HICKORY, North Carolina (CNN) -- Zahra Baker had been an international symbol of strength and hope: A freckle-faced girl who lost part of her left leg at age 5 and her hearing while being treated for cancer, she kept smiling and fighting through it all.
Yet Zahra's life ended violently in fall 2010. That's when her stepmother, Elisa Baker, told police in Hickory, North Carolina, that the girl, then 10, was killed and dismembered, according to search warrants. The youngster's body parts were then disposed of in various locations, the stepmother told police.
While police found some of Zahra's remains in the weeks after she was reported missing, some parts hadn't been accounted for. But authorities took a major step forward on this count Thursday, with the confirmation that a skull found in April 2012 in Caldwell County, North Carolina, belonged to the girl.
"The life and death of Zahra Baker profoundly impacted those who came to know this brave young lady through her tragic story," said District Attorney James Gaither Jr., whose district includes the section of central North Carolina where the crime occurred and whose office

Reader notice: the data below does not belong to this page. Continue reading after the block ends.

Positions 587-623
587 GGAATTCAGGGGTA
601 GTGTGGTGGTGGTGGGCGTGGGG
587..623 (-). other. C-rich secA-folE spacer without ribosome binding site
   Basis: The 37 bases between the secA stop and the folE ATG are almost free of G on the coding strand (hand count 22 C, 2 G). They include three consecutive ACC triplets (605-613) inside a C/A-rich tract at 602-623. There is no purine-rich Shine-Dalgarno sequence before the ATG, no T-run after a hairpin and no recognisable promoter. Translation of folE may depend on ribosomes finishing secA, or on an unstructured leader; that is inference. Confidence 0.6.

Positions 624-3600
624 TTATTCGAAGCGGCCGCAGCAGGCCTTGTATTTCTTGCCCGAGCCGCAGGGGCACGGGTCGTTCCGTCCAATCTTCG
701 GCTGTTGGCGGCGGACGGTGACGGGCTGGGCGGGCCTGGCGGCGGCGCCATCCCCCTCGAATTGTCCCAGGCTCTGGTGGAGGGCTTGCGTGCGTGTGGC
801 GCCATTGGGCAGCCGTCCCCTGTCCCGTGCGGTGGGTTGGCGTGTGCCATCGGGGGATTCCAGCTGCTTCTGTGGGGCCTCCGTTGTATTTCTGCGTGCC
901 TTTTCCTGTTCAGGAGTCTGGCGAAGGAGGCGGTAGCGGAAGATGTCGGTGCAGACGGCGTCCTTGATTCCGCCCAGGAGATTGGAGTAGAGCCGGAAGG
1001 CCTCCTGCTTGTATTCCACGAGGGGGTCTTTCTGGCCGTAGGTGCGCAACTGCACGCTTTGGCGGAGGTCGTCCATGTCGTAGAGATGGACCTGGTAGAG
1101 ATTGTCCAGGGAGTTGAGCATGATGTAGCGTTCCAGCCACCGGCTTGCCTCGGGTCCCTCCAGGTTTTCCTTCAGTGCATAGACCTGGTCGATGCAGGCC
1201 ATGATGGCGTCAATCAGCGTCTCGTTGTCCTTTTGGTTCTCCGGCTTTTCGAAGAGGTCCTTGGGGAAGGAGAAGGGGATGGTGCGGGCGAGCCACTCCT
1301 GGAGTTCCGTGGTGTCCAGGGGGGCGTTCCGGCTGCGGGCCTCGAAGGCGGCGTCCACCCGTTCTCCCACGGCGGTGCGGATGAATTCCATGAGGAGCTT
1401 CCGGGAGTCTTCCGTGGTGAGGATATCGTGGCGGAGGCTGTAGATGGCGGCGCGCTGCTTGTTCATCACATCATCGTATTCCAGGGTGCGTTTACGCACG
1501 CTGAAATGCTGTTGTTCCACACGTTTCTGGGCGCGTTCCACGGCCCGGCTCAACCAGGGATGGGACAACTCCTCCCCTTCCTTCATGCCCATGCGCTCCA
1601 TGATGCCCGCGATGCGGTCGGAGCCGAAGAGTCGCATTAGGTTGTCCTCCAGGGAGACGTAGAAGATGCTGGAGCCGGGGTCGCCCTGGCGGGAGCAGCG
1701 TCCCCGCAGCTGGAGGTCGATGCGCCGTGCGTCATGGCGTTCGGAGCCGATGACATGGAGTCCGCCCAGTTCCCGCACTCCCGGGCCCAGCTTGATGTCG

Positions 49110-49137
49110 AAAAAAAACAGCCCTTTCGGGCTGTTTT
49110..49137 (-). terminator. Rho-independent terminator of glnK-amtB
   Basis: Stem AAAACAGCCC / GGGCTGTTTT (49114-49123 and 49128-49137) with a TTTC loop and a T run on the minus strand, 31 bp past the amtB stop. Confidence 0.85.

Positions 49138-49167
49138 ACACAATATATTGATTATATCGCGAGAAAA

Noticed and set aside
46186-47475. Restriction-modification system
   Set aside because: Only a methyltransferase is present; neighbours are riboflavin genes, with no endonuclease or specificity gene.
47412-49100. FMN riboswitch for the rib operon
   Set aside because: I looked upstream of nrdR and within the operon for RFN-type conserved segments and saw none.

"Zahra and her life will be forever in our thoughts, and 'Team Zahra' will forever be connected through her spirit."
Members of the North Carolina State Bureau of Investigation, the North Carolina Medical Examiner's Office and the Marshall University Forensic Science Center in Huntington, West Virginia, analyzed the skull and told Gaither's office it belonged to Zahra. But the analysis did not establish the cause of the girl's death.
Police began looking for Zahra on October 9, 2010, after her stepmother reported her missing and authorities found a ransom note that was later determined to be fake. At the time, authorities said that no one other than a relative had seen the girl since September 25.
Elisa Baker was arrested the next day on several charges unrelated to Zahra's disappearance, including writing worthless checks.
Meanwhile, the search for the young girl grabbed national and international headlines given her story, her age and the fact both of her biological parents are from Australia.
A prosthetic leg thought to belong to the missing girl was found in a brushy area off a North Carolina road in late October 2010. Some of her other remains were found November 11 of that year.
Zahra's stepmother eventually told police the girl had been killed two weeks before she was reported missing. In September 2011, she pleaded guilty to second-degree murder with aggravating factors and was sentenced to 18 years in state prison, according to the district attorney's office.
According to an indictment, Elisa Baker "desecrated the victim's body to hinder detection, investigation and prosecution of the offense."
She is now in federal custody awaiting sentencing on drug conspiracy charges after pleading guilty in January 2012 to one count of conspiracy to sell drugs.